Man Up's Paige "Ponyboy" Frewer liberates gender diversity through drag

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      Dressing up as Taylor Swift is more of a drag for Paige Frewer than dressing up masculine.

      You see, as a masculine-identifying trans genderqueer performer, Frewer felt misgendered for most of their life.

      “Drag was an avenue for me to discover that presenting masculinity is more who I am and the costume is the femme presentation,” Frewer tells the Straight by phone.

      Frewer, who also uses the stage name Ponyboy (and the pronouns they and them), is the event producer and host of Man Up. It’s a drag-king and gender variety show, for and by queer people but welcoming everyone, held once a month at the Cobalt.

      As a bartender at the now-defunct lesbian nightclub Lick, Frewer discovered drag when they wanted to hold a fundraising birthday party at the venue in 2008 and met entertainer Sammy Tomato (now Toronto’s Sammy Samosa). The event (in which Frewer was dared to perform in drag) was such a bona fide hit that the two of them, along with performers Majik and Edward Malaprop, launched Man Up about a month later.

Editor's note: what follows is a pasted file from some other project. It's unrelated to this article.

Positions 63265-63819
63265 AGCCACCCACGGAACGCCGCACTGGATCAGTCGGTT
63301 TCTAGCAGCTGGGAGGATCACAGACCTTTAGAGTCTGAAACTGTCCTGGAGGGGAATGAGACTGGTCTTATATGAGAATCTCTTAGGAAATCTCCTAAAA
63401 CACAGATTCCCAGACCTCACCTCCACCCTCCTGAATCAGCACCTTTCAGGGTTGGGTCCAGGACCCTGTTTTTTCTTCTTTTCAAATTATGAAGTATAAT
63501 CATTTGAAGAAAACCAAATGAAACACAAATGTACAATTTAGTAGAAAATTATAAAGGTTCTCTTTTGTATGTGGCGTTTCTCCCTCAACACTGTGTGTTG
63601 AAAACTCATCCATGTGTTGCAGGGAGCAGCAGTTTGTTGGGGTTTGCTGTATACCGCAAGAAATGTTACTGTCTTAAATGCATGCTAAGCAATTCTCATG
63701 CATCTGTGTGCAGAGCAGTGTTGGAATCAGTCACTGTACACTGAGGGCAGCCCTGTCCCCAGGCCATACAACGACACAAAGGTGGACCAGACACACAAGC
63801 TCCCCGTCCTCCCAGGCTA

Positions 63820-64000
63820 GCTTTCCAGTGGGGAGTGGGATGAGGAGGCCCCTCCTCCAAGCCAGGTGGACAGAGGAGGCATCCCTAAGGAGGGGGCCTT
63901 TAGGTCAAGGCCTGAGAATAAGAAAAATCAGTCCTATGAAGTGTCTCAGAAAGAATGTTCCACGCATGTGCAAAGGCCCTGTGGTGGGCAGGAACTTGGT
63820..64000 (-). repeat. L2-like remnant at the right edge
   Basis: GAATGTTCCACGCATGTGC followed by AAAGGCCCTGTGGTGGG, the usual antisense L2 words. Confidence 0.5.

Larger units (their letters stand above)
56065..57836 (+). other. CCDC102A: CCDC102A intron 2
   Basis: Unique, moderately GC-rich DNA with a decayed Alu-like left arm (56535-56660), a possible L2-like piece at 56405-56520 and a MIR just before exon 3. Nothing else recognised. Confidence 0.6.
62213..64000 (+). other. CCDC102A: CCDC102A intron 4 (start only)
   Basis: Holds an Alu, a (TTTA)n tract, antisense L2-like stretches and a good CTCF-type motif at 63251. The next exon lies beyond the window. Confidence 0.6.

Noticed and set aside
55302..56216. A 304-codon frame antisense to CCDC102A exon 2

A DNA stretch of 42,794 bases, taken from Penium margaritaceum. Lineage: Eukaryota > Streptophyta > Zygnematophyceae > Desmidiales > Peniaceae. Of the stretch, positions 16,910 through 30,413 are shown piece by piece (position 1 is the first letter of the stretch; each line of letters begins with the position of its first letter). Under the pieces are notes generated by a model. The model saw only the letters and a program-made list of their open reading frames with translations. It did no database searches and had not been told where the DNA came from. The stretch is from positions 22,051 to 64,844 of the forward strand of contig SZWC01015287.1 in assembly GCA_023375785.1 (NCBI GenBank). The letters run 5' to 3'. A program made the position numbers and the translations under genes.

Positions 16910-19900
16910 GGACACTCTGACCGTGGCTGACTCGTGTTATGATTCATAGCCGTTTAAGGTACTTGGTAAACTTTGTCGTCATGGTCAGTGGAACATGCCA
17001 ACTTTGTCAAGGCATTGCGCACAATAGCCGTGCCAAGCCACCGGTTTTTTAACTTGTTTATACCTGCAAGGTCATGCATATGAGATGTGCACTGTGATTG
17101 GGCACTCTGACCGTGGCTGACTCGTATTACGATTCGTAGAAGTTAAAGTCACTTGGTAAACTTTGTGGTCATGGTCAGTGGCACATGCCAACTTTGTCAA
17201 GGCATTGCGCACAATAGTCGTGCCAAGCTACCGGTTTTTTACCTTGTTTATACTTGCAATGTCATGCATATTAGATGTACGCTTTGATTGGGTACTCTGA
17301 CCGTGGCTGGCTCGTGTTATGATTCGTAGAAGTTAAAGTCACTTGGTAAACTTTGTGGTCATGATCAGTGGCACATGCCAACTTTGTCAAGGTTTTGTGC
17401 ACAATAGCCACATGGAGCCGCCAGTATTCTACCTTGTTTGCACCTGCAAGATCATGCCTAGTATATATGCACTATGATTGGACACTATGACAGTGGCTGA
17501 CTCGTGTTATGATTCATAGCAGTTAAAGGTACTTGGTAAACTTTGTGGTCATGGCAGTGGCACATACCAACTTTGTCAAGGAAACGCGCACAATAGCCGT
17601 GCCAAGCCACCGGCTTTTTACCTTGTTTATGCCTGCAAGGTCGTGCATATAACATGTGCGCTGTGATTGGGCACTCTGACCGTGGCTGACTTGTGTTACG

What began as a drag-king showcase has expanded to encompass around 20 performers, including some who don’t identify with the gender-binary, burlesque clown Ruby Slickeur, contortionist Vixen Von Flex, and both drag kings and queens.

      That includes bio queens and faux queens, who are female-identifying performers performing as drag queens. Although Frewer began as a drag king, they say they began to recognize their own internalized misogynistic issues in their 20s and now incorporate feminine costume in their repertoire.

      Likewise, the shows, Frewer says, have “evolved quite a bit and that has been reflective of my own growth and education about queer issues and more, but it’s also been reflective of the community’s growth”.

      At times, audience feedback has moved Frewer to tears.

      “Somebody’ll write me a message after a show and just say, ‘I’ve never felt more comfortable in my body and celebrated for who I am until I came to your event.’ ”

      Meanwhile, the show has also significantly influenced Frewer.

      “As I witnessed firsthand the positive impact that you can have on a space and on people by lifting up femme voices and lifting up voices of colour and saturating them at your event, that has taught me so much and had an impact in the rest of my life for sure, and my politics.”

      Beyond LGBT communities, Frewer believes that everyone can benefit from being able to see beyond simply the male-female division.

      “If you can…realize that there’s more than male and female, gender is not a binary, gender is a set of behaviours that we as a society have come to agree socially define a certain sex and gender, then you can start to see how everyone of us is performing our gender and all kinds of people, cisgender and straight, are also performing their gender and fall somewhere on the gender spectrum.”

      Man Up will be at numerous events during Pride Week, including Man Up Pride: Shout Out Proud on Friday (July 29) and El Hangover on Saturday (July 30).